• Delay shipping high-risk orders: Delay shipment for new orders that are expensive and in demand for 24 to 48 hours, especially when shipping internationally. Use caution when shipping overnight. Fraudsters will often ask for overnight shipping so that they can resell expensive merchandise as quickly as possible.

Prevent “Significantly Not As Described” Claims

Here are a few things you can do to help make sure that items meet the buyer’s expectations.

  • Add to your descriptions: Some suppliers do not provide detailed descriptions, so besides the SEO benefit, adding custom content and more details can help prevent chargebacks as well. You might also have the UPC or other product details shown on the page where an item is ordered giving your customer additional ways to research your product.
  • Give adequate disclosures: If you’re selling used items, clearly disclose any functional defects or cosmetic damage to the item(s). Inventory Source helps make sure that refurbished items have this detail included in both the description and the title. You might want to review your product file to see if your supplier has refurbished items in their catalog so you can be more familiar with these products, but when the supplier flags an item as refurbished, Inventory Source will make sure those details are captured and posted on your listing for you to help.
  • Answer any questions promptly and clearly: If a buyer does contact you with an issue, being helpful and keeping the tone of communications positive may prevent a small problem from growing into a larger one.

Overall Fraud Prevention and Fraud Management

Fraud Management

Looking at the bigger market, ecommerce fraud prevention is crucial as safeguarding your business against fraud is important. Overall fraud prevention and management strategies are crucial to maintaining a secure online environment.

  • Implementing robust authentication measures, such as two-factor authentication and address verification systems, adds layers of protection.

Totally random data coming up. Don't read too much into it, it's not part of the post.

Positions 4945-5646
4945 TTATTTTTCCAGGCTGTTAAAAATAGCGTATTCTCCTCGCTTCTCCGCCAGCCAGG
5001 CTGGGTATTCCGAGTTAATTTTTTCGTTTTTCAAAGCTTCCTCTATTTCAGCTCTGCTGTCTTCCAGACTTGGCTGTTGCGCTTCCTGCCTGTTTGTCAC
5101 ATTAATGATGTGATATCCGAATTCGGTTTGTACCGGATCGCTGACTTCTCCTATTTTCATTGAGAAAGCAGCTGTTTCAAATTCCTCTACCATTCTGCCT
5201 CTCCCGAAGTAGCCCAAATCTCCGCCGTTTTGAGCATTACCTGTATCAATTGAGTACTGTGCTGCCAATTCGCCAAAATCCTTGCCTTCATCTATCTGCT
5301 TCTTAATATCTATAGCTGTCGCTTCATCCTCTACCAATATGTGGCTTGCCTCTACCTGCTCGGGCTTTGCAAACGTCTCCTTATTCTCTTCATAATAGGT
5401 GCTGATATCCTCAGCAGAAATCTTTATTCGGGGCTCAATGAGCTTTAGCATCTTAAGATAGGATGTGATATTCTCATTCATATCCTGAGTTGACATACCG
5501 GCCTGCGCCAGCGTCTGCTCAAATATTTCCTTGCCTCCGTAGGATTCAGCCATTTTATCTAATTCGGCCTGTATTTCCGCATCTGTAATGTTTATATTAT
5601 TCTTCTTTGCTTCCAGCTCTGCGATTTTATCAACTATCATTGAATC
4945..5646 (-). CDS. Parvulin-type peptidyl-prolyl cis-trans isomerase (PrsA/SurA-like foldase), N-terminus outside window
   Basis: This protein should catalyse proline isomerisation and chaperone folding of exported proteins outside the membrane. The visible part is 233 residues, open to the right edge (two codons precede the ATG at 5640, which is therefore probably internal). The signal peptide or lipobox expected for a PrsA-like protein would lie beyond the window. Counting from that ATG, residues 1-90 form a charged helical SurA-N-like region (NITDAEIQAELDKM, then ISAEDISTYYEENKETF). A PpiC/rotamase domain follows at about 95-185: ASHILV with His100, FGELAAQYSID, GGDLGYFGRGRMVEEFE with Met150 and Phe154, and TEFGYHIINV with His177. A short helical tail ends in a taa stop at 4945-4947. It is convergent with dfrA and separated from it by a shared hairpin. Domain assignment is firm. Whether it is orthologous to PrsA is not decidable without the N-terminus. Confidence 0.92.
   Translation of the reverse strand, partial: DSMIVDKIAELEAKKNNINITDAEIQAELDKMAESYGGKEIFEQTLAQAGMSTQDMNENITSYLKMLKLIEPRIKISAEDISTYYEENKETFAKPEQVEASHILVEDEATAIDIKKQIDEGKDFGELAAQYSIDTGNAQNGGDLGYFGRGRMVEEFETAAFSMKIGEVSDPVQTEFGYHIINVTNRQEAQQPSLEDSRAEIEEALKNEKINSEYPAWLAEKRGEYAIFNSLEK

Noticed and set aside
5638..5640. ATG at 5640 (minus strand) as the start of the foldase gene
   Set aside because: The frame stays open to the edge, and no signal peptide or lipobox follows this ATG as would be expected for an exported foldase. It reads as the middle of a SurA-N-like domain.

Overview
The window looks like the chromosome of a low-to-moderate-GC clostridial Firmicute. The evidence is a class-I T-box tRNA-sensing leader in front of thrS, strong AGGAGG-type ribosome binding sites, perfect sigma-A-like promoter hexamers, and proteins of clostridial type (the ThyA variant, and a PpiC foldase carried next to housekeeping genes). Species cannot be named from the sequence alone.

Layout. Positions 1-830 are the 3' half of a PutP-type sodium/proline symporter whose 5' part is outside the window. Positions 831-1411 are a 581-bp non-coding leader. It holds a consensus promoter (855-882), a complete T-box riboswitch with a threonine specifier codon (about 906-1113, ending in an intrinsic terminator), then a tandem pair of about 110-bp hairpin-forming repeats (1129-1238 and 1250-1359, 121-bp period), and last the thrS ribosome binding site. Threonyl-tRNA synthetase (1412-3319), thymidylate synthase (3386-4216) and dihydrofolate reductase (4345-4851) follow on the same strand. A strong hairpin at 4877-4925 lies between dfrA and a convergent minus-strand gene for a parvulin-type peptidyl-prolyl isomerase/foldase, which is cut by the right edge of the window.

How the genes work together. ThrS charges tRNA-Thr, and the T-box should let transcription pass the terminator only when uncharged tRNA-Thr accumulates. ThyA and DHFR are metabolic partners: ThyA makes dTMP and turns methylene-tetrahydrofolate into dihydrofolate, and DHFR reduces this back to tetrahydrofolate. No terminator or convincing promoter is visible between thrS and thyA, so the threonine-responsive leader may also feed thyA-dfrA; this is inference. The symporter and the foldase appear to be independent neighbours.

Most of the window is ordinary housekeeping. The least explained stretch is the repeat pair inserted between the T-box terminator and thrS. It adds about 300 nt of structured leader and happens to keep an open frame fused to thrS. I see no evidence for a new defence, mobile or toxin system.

• Regularly updating and fortifying your website’s security infrastructure, including encryption protocols, helps deter potential threats.
  • Employing a comprehensive fraud management and detection system that analyzes customer behavior, transaction patterns, and flags suspicious activities in real-time is instrumental.

Furthermore, maintaining a vigilant eye on your inventory and monitoring for irregular purchase patterns aids in identifying potential fraudulent chargeback activities. Establishing clear and transparent policies for customers, including terms of service and return policies, helps manage expectations and reduces the likelihood of chargebacks stemming from misunderstandings. Regularly educating your team about emerging fraud tactics and staying informed about industry best practices ensures that your fraud prevention strategies evolve with the changing landscape.

Prevent Unauthorized Transaction Claims

Buyers may open a dispute or request a chargeback when they believe that a purchase or other transaction was made using their credit or debit card without their permission. This is often the most common reason given. Sometimes this just may be a simple mistake or misunderstanding.

This can often happen if they forgot they purchased from your website or if your merchant account and your domain name for example use different names. If your merchant account details do not match your domain, you should make this clear on your invoices and/or with the details you present on your website.

In most cases, the easiest way to settle a dispute is to work with your customer to figure out what happened. It’s a chance for you to provide great customer service, prevent a possible escalation, and turn them into a repeat customer.